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The First Day of My New Career and the Rest of My Life

Today is the day – the first day of my new career and the rest of my life!! In September I announced a huge change was coming and it’s finally here. After 28 ½ years I’ve left State Auto Insurance to pursue Influence PEOPLE as my fulltime endeavor.

When I decided to make this move back in September my feelings were primarily a mixture of fear and excitement. As each day passed and I began to see the future more clearly the fear subsided and my excitement grew. While there are no guarantees in life all I see is opportunity ahead.

One thing that’s really stood out with my career change is this – if you truly come to like and enjoy the people you support (principle of liking) and do whatever you can to help others (principle of reciprocity) you’ll be pleasantly surprised at how many people will want to help you before you even ask.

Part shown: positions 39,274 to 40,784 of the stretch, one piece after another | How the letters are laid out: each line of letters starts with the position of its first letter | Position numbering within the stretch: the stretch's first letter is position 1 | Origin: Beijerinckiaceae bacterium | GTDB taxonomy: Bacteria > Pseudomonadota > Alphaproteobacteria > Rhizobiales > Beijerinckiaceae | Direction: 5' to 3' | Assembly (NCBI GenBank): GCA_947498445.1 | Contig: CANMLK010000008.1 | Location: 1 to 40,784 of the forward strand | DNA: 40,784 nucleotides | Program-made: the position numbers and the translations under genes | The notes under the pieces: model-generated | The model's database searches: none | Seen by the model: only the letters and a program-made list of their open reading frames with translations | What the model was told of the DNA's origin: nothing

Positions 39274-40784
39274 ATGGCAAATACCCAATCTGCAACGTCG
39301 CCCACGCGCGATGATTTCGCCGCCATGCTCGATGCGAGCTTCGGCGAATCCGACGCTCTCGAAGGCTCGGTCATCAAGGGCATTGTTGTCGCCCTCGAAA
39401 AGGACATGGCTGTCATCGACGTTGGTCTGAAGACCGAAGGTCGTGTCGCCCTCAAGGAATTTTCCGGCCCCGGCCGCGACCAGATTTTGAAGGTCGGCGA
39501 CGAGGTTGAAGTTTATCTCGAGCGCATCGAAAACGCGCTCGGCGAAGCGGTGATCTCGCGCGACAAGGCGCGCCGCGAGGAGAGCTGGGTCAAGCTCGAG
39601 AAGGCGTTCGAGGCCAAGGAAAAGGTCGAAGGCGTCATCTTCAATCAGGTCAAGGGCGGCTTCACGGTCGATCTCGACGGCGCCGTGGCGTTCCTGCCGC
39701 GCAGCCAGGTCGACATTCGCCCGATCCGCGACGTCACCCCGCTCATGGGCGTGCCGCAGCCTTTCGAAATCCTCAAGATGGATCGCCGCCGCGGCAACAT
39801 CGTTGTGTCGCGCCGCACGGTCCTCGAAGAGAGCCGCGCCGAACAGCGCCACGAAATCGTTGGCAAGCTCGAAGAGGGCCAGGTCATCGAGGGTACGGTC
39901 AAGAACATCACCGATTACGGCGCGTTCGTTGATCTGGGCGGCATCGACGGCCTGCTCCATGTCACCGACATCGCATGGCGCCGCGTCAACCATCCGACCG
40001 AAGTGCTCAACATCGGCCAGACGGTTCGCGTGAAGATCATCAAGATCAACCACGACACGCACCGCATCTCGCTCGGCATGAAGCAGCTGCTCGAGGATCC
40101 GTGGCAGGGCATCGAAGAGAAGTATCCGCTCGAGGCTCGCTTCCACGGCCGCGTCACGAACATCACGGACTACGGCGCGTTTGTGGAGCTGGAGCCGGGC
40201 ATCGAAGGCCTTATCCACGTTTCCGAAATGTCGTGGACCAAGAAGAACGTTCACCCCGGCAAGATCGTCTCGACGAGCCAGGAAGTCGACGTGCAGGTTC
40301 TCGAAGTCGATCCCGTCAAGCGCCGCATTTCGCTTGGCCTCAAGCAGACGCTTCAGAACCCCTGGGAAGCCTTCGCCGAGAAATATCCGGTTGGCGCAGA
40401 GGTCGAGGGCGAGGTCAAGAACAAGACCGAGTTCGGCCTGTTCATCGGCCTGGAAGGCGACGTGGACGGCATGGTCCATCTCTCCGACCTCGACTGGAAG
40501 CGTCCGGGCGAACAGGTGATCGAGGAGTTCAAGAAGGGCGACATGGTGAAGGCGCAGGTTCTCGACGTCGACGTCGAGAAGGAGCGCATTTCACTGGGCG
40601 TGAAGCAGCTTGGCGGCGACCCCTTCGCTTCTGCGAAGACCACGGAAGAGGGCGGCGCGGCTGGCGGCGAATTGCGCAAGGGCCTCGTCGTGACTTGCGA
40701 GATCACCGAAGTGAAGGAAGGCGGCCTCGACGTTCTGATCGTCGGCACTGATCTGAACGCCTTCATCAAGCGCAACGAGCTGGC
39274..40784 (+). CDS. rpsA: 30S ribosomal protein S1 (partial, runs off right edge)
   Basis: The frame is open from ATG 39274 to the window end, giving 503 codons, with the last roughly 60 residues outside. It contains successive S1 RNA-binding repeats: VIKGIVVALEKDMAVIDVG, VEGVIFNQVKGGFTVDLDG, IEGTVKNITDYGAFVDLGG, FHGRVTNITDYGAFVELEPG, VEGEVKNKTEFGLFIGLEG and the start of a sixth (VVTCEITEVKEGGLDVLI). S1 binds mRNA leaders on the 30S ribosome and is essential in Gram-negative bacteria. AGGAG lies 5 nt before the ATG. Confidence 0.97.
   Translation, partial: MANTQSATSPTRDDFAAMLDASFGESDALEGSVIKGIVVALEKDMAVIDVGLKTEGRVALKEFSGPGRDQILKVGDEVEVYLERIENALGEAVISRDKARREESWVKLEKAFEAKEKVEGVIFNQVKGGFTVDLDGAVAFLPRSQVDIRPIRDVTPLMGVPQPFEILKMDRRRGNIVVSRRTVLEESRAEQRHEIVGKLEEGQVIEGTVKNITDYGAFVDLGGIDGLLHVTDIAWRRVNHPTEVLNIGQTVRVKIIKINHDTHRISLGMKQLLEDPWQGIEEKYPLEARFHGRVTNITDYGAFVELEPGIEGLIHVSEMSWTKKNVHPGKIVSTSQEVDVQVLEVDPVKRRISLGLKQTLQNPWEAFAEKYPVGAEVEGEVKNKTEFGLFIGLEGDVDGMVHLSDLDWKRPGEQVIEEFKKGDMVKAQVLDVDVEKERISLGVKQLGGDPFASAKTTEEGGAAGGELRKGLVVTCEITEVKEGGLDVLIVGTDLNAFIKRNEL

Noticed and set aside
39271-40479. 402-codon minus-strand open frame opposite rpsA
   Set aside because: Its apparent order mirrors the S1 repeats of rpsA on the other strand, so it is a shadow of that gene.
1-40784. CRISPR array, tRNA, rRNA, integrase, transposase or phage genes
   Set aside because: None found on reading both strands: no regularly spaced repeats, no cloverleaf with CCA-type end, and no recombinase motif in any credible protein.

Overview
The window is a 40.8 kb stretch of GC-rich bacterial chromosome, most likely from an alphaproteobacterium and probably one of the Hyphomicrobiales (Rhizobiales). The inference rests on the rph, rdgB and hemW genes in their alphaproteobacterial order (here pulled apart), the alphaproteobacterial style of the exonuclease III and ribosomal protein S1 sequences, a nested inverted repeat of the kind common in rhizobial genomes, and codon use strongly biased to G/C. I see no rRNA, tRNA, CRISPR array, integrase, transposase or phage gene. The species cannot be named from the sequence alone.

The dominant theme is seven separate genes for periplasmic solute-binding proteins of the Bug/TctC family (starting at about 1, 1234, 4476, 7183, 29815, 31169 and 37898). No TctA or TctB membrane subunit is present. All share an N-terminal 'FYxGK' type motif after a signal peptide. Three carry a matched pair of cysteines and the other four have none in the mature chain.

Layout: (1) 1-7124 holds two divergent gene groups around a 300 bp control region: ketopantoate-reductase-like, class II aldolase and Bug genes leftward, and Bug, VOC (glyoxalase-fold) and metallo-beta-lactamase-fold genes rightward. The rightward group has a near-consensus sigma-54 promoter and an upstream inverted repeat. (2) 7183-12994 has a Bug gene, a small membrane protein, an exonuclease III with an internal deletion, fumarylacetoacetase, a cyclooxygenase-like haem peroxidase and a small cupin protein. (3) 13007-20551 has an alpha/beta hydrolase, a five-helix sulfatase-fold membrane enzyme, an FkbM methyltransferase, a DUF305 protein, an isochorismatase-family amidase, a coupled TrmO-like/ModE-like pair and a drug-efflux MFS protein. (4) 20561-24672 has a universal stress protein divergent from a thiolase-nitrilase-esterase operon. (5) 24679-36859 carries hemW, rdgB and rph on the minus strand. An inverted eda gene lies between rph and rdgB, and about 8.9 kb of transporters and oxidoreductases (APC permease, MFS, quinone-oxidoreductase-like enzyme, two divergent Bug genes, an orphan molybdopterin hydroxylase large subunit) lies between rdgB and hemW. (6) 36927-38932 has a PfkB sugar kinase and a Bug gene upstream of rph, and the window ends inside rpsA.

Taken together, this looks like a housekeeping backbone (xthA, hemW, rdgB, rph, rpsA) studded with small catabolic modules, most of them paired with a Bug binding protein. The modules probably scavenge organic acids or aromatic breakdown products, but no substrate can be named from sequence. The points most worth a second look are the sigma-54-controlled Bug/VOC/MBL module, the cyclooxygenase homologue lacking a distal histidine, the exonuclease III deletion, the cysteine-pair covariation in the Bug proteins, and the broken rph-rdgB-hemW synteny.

Not only is this a career change, it’s a life change. I told my wife I’m going to look at everything I do – when I get up, how I work out, where I do my work, when I work and so on – and see what changes I want to make. I feel like I’ve moved into a new house and the opportunities to make it my dream home are endless.

With Thanksgiving soon upon us this is a good time to give several big THANK YOUS.

To all the State Auto employees, former employees, and agents who have reached out to ask how they can help me – THANK YOU! Your willingness to support me gives more even more confidence that I’ve made the right decision.